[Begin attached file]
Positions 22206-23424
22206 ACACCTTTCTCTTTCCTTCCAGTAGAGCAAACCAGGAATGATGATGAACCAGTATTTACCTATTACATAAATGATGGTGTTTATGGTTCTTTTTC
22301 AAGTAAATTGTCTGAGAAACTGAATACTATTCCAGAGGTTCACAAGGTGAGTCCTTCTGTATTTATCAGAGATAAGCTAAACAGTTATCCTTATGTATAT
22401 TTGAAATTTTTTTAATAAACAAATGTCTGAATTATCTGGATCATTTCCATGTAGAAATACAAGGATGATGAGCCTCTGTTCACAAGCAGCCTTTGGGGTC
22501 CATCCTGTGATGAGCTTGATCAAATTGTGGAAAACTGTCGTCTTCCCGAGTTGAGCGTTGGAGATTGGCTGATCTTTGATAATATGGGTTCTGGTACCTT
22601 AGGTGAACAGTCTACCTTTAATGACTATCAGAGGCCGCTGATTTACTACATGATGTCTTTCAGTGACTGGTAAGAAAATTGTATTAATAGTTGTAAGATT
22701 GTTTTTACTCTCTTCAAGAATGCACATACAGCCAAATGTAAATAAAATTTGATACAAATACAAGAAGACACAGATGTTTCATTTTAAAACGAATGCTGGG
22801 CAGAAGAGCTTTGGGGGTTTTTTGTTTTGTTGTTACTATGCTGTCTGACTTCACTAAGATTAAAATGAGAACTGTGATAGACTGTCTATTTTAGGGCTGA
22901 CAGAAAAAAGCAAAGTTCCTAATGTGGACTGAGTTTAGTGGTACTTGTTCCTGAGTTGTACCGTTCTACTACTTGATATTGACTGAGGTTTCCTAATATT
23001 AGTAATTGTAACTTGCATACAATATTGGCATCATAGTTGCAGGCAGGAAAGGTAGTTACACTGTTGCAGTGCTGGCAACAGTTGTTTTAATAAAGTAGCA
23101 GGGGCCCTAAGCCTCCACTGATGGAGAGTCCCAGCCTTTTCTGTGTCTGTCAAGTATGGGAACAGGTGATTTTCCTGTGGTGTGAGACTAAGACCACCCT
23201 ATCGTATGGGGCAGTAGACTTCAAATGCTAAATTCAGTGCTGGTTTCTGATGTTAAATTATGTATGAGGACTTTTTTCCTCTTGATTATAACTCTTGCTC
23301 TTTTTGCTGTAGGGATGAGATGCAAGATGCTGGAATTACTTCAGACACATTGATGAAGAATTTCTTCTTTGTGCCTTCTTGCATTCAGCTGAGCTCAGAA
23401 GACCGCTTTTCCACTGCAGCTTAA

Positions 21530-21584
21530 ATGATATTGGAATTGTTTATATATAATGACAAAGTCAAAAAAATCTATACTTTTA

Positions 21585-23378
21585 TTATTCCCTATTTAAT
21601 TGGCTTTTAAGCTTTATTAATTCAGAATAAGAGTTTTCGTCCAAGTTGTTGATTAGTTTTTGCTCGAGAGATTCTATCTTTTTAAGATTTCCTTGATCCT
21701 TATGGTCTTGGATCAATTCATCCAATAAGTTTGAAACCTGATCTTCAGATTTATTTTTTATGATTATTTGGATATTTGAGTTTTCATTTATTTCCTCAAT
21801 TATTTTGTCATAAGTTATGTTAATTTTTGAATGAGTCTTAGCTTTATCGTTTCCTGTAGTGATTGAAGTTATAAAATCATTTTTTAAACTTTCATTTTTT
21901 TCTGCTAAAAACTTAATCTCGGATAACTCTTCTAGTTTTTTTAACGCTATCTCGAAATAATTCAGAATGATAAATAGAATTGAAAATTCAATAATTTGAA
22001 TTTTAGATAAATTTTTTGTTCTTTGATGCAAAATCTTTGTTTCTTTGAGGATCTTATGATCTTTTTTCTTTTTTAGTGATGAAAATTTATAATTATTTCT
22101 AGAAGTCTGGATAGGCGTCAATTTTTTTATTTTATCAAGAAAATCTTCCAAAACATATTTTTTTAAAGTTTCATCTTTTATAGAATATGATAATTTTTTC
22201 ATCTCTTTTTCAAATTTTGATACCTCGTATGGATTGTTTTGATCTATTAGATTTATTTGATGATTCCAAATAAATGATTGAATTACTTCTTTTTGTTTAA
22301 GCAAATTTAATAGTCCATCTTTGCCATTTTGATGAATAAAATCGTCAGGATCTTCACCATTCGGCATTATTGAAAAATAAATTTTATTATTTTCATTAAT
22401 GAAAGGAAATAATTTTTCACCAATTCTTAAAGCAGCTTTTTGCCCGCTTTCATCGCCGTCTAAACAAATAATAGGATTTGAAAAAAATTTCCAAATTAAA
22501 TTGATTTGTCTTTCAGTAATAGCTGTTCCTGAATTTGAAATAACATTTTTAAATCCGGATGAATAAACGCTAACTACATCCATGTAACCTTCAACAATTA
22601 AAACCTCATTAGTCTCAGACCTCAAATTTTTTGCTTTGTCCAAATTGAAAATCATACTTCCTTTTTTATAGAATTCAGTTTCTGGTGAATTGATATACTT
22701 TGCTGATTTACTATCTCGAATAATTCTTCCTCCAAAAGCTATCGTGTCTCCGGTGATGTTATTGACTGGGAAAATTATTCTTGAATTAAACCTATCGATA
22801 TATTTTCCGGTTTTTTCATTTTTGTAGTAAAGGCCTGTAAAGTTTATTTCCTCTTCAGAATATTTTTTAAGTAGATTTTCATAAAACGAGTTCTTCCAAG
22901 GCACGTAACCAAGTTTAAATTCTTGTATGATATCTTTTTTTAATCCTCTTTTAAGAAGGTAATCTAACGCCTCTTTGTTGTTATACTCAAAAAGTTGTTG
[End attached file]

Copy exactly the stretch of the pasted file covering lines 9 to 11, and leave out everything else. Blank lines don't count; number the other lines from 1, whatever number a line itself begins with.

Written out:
22901 CAGAAAAAAGCAAAGTTCCTAATGTGGACTGAGTTTAGTGGTACTTGTTCCTGAGTTGTACCGTTCTACTACTTGATATTGACTGAGGTTTCCTAATATT
23001 AGTAATTGTAACTTGCATACAATATTGGCATCATAGTTGCAGGCAGGAAAGGTAGTTACACTGTTGCAGTGCTGGCAACAGTTGTTTTAATAAAGTAGCA
23101 GGGGCCCTAAGCCTCCACTGATGGAGAGTCCCAGCCTTTTCTGTGTCTGTCAAGTATGGGAACAGGTGATTTTCCTGTGGTGTGAGACTAAGACCACCCT